A Rage Quit Review
FBT gets his retro-on with this Quake-era throwback. And throws it back.
Set in a cyberpunk world and harking back to the Quake era, Hard Reset is one of those games described as ‘over the top’ and ‘old school’. It’s so old-school and over-the-top that you buy it for a while, before realising what’s missing from the good old days is a good game.
The year is … oh who cares. Our hero, Fletcher is a grunt working for a private security firm in a dystopian Mega City One. Fletch is assigned to investigate something and discovers sentient machines are attacking the city. Or they’ve been attacking for years, I don't know. All of this is half-heartedly explained during static Max Payne style cut-scenes where people growl and grumble about the state of the world and you stop listening. I think there’s a mad scientist involved, or he might not be; if it was being a parody or a self-referencing homage I’d be into it, but it comes across as serious so it falls into the trap of feeling dated rather than retro, which is hard to come back from. Instead of reminding me of the classic FPS shooter era, it’s making me want to go back and play it, which is a very different reaction.
Unlike classic era shooters, Fletch only has two weapons at his disposal, one firing shells and the other an energy weapon - it’s actually quite nifty; you unlock upgrades as you go, getting multiple attachments that alter their firepower or change it to shotgun, grenades, electro-arcs, EMP blasts, all sorts. Except … it gets insanely frustrating in-game swapping to the other weapon with one key, then cycling through its options with another, trying to find the shotgun or whatever you need; it’s not until I played this game that I realised how much you rely on visual cues to know which weapon you’ve brought up – I don’t have time to read the HUD, it should be obvious but the amount of times I think I have the shotgun and I have the grenade launcher instead. You can guess how that ended.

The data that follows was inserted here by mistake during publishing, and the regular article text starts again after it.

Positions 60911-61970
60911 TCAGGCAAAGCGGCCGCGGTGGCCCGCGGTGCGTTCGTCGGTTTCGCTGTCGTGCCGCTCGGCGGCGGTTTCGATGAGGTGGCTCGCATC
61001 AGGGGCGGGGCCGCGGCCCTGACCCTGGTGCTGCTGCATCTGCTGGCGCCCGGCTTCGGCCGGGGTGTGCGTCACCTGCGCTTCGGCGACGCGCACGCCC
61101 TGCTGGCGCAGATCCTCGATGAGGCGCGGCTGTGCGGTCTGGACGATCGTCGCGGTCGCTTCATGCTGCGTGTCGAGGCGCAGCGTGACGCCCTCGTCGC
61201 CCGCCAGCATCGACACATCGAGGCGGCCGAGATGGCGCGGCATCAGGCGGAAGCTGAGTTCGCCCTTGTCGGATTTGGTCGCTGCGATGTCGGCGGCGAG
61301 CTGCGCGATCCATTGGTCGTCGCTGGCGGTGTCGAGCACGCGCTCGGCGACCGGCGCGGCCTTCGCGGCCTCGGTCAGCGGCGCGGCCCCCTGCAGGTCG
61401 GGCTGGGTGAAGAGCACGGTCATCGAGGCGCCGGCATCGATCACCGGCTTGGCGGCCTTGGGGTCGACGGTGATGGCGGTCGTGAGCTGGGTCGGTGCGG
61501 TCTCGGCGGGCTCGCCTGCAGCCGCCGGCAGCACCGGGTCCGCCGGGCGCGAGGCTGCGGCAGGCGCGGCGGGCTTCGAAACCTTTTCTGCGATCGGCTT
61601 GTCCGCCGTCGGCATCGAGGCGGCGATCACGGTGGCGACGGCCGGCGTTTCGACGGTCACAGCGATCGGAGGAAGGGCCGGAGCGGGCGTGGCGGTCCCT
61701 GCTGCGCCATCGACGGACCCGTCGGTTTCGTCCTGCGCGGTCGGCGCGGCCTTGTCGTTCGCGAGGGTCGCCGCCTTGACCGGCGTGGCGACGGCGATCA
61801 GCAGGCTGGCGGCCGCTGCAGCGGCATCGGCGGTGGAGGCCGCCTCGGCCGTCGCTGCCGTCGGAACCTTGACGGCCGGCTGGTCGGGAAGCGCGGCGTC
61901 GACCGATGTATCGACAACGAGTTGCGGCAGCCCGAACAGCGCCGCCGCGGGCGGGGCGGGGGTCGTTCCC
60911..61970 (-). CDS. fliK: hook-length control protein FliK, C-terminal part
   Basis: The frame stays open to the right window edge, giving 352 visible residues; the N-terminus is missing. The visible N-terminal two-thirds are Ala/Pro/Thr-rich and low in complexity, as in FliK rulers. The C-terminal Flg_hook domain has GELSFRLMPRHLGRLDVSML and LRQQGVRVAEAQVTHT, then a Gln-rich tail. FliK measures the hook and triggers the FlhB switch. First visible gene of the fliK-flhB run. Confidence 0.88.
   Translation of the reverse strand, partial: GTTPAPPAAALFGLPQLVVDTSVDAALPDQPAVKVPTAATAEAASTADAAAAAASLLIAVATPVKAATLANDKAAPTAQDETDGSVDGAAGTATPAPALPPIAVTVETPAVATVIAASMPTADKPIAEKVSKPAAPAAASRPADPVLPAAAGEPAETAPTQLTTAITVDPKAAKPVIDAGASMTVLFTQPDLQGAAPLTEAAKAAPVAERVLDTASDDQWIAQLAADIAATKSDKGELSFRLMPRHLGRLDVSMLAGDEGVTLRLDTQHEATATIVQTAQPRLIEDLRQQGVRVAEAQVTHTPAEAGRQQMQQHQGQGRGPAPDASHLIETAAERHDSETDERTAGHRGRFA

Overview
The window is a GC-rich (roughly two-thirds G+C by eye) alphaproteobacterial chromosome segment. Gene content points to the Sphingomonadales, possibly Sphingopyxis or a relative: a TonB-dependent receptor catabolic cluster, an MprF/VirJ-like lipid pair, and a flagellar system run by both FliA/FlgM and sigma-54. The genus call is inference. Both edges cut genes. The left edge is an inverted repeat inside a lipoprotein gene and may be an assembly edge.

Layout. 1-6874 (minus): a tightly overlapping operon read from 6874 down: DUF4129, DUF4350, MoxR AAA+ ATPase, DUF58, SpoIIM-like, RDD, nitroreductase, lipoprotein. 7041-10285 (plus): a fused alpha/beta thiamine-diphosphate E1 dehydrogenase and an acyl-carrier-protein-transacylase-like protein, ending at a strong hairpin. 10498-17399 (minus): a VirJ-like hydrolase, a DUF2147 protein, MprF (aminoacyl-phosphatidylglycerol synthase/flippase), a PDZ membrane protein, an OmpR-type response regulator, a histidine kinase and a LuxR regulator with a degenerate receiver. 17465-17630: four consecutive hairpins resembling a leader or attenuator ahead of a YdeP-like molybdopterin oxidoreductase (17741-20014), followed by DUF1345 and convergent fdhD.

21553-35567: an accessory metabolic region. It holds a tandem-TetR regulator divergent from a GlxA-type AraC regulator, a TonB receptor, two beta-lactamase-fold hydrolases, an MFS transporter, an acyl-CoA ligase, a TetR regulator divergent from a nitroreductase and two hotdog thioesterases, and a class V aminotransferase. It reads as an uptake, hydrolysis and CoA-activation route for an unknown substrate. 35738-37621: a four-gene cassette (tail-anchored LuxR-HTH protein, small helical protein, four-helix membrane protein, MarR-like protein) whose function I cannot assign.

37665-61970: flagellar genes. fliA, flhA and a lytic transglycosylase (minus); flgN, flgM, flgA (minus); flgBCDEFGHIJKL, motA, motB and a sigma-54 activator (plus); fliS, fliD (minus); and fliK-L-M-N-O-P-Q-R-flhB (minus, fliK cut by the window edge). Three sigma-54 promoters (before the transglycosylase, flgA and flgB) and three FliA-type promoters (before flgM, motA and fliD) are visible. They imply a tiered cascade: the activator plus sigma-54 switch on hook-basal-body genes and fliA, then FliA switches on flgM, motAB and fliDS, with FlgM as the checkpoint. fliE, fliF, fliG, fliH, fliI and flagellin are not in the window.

The world does look really good - it’s run down, rainy and neon with huge buildings bearing down on you. It feels enclosed but although we’re working our way through alleyways, corridors and warehouses it’s not rail-shooter linear. There’s lots of exploring, basic puzzles and doing things that unlock things. And they always unleash lots of metal things to shoot. Lots of them.
Fighting robots has never been interesting. But this game adds a level to them – annoying. Every shooter starts you off small, gives you opponents that quickly become easy before retiring them for the big-boys. But Hard Reset loves these little guys on two legs and a buzzsaw for a nose, and they just run and leap at you like crappy little Skag pups. They suck like the frogs in Daikatana, constantly getting in the way. And then it’s bigger robots and there’s so many and they’re all firing at you and there’s strobes and tracers and the screen shakes when you get hit and turns red and eventually it’s like looking through one of those kaleidoscopes kids had in the 70s. It just gives you a headache. There’s no intensity just confusion.